He’s My Mister: Russell Wilson’s Good Man Brand at Nordstrom

Posted on March 15, 2016, 9:00 am
5 mins

Over the last decade, Seattle has become especially stylish. Traveling to cities that are considered more sophisticated or cultured, one is starting to realize that certain parts of Seattle are just as chic as the most stylish neighborhoods in New York and L.A.  Fashion industry workers, who ten years ago were frustrated at Seattle’s fashion apathy, now find themselves pleasantly curious about the way people are choosing to dress. In addition, many of our fashion leaders are starting to take their work beyond the vanity project level, becoming champions of cultural stewardship. Luckily for us here in Seattle, one of those stewards is Seahawks quarterback Russell Wilson.

Among the many exciting things that enable the stylish men of Seattle to access great fashion is the Nordstrom Flagship launch of Russell Wilson’s Good Man Brand. Nordstrom is carrying 96 pieces from the Spring/Summer 2016 debut collection, and the price point for this casual line is as comfortable as the clothing itself, ranging from $78 to $298 for apparel, and $298 to $348 for shoes. Everything about this line is, well…good. It’s especially perfect for Seattle men: We love our Seahawks and Russell Wilson, the prices are well within reach and the style factor is high but easy to wear.

 

The collection offers sport-inspired style with next-level craftsmanship – like the favorite sweatshirt you’ve had for years but with premium materials and tailoring that take it to a new territory. Styles include wear-anywhere blazers and premium hoodies made from 100% cotton sweatshirt material, shorts and tees made from long-staple cotton sourced from Japan and Italy, fine-gauge sweaters made from micro-weight Italian merino wool, and shorts and chinos made from Italian-made GOODX four-way stretch fabric. The collection will also introduce shoes featuring sneakers and comfort-sole chukkas made by hand in Tuscany with drum-dyed leather and suede.

If you’re unfamiliar with the intimate details of Wilson, you should also know that Good Man Brand’s famous ambassador is a perfectionist and do-gooder. Our local love affair with him is not hard to understand, as he takes great pains to maintain an image that is congruent with his faith and admirable values. Who better to inspire a highly wearable collection of stylish, urban, comfortable and responsible clothing?

Because of his convictions, deep sense of leadership and responsibility to his community, it seems that Wilson could not simply involve himself in a fashion line without also seeing it as an opportunity to consider the bigger picture. The inspiration to pay it forward came from the example set by shoe brand Toms, which donates shoes to people in underdeveloped nations. The Nordstrom company itself is consistently a launching point for entities that embody above average values—a source of pride for Seattleites.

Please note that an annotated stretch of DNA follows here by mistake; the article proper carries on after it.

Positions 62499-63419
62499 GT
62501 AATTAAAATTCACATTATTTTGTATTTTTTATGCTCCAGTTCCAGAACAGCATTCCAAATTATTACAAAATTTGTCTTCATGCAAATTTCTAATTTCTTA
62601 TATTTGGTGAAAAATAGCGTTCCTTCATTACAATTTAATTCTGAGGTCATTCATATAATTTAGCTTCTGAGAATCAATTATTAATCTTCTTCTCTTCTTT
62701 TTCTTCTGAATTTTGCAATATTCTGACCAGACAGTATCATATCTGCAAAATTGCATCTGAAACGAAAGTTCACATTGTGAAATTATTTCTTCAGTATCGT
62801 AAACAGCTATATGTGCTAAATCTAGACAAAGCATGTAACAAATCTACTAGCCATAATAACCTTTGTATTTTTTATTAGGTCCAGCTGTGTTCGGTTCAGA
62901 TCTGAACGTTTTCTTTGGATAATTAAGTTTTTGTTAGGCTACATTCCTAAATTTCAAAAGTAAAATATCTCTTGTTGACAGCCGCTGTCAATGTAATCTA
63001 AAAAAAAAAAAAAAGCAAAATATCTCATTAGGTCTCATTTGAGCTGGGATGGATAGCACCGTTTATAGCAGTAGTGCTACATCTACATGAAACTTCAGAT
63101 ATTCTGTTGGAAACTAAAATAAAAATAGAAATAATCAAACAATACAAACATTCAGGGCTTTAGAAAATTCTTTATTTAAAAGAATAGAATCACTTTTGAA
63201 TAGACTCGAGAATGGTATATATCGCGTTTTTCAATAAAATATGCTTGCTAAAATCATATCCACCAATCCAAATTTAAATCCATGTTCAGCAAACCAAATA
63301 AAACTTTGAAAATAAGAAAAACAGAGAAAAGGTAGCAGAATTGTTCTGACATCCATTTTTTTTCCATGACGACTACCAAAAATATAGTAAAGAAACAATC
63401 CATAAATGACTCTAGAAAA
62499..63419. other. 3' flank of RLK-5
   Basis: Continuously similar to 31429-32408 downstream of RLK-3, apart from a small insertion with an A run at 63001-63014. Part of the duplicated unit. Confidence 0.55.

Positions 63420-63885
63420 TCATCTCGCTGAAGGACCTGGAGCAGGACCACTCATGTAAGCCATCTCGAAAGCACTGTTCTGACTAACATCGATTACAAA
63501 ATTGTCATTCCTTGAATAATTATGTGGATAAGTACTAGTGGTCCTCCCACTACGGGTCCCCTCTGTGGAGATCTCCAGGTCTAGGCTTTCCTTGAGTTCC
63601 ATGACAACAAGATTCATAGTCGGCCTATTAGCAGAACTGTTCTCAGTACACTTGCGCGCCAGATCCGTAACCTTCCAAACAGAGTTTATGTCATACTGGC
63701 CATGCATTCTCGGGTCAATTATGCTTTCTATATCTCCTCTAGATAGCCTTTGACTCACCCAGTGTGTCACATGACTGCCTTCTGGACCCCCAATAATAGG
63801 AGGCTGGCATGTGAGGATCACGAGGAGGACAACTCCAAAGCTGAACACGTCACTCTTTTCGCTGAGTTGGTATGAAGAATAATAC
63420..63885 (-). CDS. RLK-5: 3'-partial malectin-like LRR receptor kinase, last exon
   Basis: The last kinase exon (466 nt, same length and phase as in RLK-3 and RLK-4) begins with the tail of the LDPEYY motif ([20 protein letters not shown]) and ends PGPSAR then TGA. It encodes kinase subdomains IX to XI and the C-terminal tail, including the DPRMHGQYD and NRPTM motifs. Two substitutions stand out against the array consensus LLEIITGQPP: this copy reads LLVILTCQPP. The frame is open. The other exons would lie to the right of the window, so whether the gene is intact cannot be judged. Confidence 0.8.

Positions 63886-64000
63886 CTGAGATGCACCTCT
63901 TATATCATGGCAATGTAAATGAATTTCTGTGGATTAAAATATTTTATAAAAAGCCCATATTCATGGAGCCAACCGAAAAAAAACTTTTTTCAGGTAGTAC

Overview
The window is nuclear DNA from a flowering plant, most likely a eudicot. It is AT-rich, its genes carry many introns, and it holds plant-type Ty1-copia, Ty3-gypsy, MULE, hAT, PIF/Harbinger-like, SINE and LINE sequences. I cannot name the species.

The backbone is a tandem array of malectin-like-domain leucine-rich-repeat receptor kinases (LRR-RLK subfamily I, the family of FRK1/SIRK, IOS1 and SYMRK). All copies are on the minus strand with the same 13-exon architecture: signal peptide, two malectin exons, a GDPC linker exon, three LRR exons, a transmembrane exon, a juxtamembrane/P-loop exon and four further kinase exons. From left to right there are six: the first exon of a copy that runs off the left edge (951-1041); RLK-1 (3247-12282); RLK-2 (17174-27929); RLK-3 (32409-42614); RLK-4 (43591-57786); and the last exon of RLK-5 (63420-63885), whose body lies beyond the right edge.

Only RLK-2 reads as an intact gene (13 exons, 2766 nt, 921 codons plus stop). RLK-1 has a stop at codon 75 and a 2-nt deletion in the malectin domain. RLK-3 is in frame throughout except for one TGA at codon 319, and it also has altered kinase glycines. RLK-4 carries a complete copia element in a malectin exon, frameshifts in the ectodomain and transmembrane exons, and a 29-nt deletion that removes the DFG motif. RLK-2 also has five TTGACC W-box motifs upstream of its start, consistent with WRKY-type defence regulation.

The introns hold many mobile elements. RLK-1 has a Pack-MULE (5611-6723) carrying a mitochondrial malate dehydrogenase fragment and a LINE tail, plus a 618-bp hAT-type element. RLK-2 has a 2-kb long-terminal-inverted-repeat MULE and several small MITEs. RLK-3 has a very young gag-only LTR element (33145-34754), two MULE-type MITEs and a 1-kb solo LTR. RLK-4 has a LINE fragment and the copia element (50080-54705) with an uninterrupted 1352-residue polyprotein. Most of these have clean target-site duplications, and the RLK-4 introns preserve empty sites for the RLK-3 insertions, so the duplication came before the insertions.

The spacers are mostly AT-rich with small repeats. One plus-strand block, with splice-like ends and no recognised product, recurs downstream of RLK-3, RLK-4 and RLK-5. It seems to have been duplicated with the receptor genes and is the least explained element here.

Wilson was present at the launch earlier this month for a Q&A with Pete Nordstrom, giving him an opportunity to express his love of fashion and describe the socially conscious approach to his line. Fans of fashion and of football might find it endearing to imagine the quarterback lounging with a stack of GQ Magazines, as I did while he described his passion for style.

During the interview with Pete Nordstrom, Wilson explained that when men look and feel their best, they are ready to be their best.  The collection embodies responsible stewardship and an appealing aesthetic, which Wilson sees as a call to action (to engage with their mission, follow along with #LeadInspireLive). The brand is committed to donating $3 of every purchase to the Why Not You Foundation, founded by Russell Wilson, supporting inner city youth causes. With each purchase, customers will receive a card thanking them for being a good man, and informing them that a donation has been made in their name. Because, of course, good men give back.

The fashion industry has some serious problems regarding human rights issues and environmental problems when it comes manufacturing overseas. However, it appears that Good Man Brand has addressed some of these issues by choosing to manufacture in L.A. and produce the shoes in Italy. The products are promoted as artisan-made, setting an example and inspiring buyers to consider the source of our clothing and the impact that we have as conscientious consumers.

 

Sarah Caples has lived in Seattle since 2004 working as a fashion stylist for private clients. Sarah launched an art and society blog in 2008, along with a monthly salon at The Sorrento Hotel, which ran until June 2012. As executive editor of VanguardSeattle.com, Caples hopes to cultivate an informed dialog about regional culture and bring people of diverse backgrounds together in support of nonprofits, artists and community builders.